Features TV

6 Things We Want to See in iZombie Season 2

Aren’t you bored of the zombie genre? Damn right you aren’t! Here are a couple of real-life things that you should know right now: Season Two of iZombie has started filming.  Fans voted this as the Best New Fandom (read: Show) for the MTV Fandom Awards Special. And iZombie is awesome–presumably that is why you are reading this, or maybe our SEO is really on point.

Our first season of The CW’s brainy cop-comedy with mix of action/drama left on a high note where they managed to close many of the plot lines started at the beginning of the season while spinning a half-dozen or so new threads that have spilled over into the second season. You can argue that most of these are simple cliffhangers, the “what is he/she going to do next?” moments, however, in opposition to that, I did not feel that the finale cheated me out of disposition that should have been wrapped up but was left open to stretch out the story.

We’re going to talk about some things that we want to see happen/resolved in Season Two when it premieres on October 6!


6. The Fresh and Tasty Personalities


If you’ve never seen an episode, stop and go watch. If you’re continuing to read this I’ll tell you that each episode plays with the “case of the week” trope and with such we get to see Liv Moore eat the brains of the unfortunate victim so she can gain insight into the events leading up to their last moments. Doing so gives Liv a new personality–that of the victim. Last season we saw Liv develop alcoholism; come down with a case of PTSD and a talent for sharpshooting; become a gossip queen, all for the sake of solving murders. And comedy. And drama.

This is a double-edged sword. Yes, Liv rides the emotional roller-coaster and is left open to be as cool or goofy of a character as the writers can dream up, however it detracts from the actual character of Liv Moore. They do try to wrangle the context of the episode to how Liv should be feeling according to the overarching story, though it seems like thirteen ways of saying the same thing. Getting personalities that are really out there can keep it fresh but they also don’t need to have her flipping every episode. The acceptance of the slow-burning plot in mainstream TV could support this idea where if they hit one new brain that really affects Liv, they can take it a show or two down the line. Preferably they’ll have at least one episode where she’s just true-blue Liv Moore.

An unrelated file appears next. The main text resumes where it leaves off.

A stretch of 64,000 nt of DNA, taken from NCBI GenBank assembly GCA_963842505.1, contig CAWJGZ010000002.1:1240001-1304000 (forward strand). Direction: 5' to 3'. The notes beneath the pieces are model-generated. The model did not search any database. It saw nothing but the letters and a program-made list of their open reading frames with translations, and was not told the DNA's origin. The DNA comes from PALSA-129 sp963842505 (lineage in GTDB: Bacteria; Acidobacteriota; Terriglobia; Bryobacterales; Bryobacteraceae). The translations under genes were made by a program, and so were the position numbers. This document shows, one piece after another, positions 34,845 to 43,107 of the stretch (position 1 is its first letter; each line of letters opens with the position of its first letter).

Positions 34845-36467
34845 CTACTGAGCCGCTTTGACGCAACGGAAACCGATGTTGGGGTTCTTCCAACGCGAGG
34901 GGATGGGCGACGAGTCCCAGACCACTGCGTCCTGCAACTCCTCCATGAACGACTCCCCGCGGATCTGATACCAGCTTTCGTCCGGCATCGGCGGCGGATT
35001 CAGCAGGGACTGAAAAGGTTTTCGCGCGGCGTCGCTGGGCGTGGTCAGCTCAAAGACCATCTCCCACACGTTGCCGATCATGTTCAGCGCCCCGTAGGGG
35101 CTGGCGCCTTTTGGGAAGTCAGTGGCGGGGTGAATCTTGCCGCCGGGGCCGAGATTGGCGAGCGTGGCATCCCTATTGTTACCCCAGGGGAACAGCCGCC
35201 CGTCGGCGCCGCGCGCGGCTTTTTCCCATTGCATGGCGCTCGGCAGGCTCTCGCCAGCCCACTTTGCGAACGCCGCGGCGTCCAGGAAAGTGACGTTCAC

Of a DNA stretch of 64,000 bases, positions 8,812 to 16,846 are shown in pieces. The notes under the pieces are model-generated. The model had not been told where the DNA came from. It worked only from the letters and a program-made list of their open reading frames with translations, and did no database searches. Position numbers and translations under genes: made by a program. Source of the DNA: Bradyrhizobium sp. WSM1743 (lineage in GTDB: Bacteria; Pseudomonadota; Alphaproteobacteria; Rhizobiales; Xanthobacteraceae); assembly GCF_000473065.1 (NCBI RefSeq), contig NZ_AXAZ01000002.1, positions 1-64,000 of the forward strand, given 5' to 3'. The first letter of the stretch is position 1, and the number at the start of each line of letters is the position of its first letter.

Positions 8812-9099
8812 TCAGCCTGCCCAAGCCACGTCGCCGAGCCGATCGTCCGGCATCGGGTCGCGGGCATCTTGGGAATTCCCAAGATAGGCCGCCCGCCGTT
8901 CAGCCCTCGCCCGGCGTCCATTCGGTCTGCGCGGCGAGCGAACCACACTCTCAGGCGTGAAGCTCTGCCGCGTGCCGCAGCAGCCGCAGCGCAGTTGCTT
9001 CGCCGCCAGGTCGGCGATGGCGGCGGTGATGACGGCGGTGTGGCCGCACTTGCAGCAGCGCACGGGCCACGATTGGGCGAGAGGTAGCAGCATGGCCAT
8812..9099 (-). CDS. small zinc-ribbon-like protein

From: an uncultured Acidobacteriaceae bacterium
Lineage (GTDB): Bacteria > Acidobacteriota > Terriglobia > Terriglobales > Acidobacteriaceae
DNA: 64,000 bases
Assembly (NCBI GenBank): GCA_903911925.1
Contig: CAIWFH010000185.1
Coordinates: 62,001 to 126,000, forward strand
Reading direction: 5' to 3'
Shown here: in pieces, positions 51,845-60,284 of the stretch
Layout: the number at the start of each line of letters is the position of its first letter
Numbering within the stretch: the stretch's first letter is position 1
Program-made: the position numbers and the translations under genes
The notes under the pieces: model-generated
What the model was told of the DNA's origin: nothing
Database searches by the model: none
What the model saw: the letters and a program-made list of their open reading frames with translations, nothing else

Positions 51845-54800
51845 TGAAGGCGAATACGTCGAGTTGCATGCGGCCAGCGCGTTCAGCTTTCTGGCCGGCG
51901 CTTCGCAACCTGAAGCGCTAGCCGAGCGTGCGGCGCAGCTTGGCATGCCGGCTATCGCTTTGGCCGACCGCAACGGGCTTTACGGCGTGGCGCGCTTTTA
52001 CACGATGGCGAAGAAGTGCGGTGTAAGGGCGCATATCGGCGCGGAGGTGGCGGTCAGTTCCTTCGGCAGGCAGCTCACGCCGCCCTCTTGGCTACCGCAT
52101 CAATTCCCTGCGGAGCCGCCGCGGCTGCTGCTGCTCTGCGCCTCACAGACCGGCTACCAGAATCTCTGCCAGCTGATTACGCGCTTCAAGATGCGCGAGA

5. New Alliances


We all love the Ravi/Liv dynamic and the expanding of that teaming to include Detective Babineaux. Anything outside of the main trio though, there aren’t any real friendships. Peyton ran away from the entire show when she found out Liv’s true nature, at the same time leaving Ravi loveless and our hearts broken. Major was a one-man mope-show until he became a one-man army, but now that he also knows that Liv is a zombie (and he’s a cured one!) will he join Peyton on the lam or will he try to be more active as a vigilante, assisting Babineaux when he can?

And then we have Blaine, the very human, very out-of-business Blaine. He was our main baddy in the first season but he wasn’t truly malevolent, in my opinion, which leaves this character as a bit of a floater. Blaine could hitch up with Max Rager, the energy drink Corporation, who can pay him insane amounts of money as a sort of informant or possible hit-man. Also, Blaine could come closer to Liv, who is really the closet person still left sort-of alive to him, as far as we know that is.

Of course, they’ll probably bring in a new character (more on that below) that will be central to the second season and we are sure to see a swath of deceit and trust and shaky dealings.

4. A More Savage Liv


Liv has killed and eaten a whole bunch of people, and yet she’s still perky, lovable and good-willed. As a zombie, she has the ability to get all red in the eyes inducing her in a sort-of zombie drunken rage. Super-strength, nigh invulnerability, at the cost of a total loss of control. Not near the same level as the Hulk, but enough that it could lead to an accident if left unchecked.

We get one great instance of Liv’s other side when Sebastian (who attempted to get rid of her by sinking her to the bottom of a lake and accidentally ingests some of her blood turning zombie himself) shows up in her apartment and the two have an all out zom-brawl. This is not the first taste we get of this, not even with Sebastian, but it is absolutely the most satisfying with the scene being bookended by Liv plunging a knife, stuck already through her palm, into Sebastian’s temple. It was the first time I felt that Liv on her own was truly a danger, obviously to herself and friends, but to everyone that tries to cross her or them as well. That she could defend herself wholeheartedly. With a more dire conflict, we could potentially see this side be brought out more and not necessarily with a consistent championing outcome.

About the author

Brian Corliss